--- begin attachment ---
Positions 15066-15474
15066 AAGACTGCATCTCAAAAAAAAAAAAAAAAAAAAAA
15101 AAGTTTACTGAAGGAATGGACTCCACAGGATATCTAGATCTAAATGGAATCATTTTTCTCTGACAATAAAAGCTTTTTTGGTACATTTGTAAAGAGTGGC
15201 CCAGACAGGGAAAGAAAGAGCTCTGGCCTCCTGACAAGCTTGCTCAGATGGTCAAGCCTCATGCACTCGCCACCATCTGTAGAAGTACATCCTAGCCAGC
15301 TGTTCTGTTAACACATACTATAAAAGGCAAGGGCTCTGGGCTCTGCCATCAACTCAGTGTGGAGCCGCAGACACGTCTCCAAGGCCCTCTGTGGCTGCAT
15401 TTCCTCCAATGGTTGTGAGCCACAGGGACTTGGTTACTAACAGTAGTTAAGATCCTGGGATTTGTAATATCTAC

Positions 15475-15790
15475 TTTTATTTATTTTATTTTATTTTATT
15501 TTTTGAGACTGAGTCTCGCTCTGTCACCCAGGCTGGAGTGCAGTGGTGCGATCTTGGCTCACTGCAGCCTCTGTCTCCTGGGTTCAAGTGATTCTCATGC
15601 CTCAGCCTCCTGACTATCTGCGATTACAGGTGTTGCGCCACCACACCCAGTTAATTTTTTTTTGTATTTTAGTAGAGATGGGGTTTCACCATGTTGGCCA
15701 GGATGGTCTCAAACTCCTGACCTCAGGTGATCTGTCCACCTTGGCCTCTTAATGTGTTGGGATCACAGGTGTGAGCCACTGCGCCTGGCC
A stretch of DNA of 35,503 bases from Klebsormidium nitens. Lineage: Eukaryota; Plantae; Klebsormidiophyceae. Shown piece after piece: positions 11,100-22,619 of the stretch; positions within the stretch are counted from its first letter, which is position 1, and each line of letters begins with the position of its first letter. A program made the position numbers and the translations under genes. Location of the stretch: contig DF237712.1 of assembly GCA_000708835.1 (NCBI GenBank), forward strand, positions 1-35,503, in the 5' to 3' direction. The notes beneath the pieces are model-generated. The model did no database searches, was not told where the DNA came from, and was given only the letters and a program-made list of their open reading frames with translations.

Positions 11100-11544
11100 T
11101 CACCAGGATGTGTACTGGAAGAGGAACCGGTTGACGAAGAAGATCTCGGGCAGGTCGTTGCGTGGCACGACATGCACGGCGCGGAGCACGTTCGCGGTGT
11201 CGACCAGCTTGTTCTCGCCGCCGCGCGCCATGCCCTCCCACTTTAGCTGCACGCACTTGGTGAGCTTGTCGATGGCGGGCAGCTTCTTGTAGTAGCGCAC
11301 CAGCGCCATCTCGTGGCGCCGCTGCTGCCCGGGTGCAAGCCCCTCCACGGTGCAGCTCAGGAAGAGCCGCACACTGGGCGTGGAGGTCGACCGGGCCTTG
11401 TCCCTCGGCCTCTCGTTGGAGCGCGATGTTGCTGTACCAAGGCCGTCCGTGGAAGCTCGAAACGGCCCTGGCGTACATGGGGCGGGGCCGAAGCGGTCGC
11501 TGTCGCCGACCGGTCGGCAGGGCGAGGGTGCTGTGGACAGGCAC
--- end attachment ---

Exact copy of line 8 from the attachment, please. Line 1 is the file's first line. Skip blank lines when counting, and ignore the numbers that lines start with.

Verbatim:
15475 TTTTATTTATTTTATTTTATTTTATT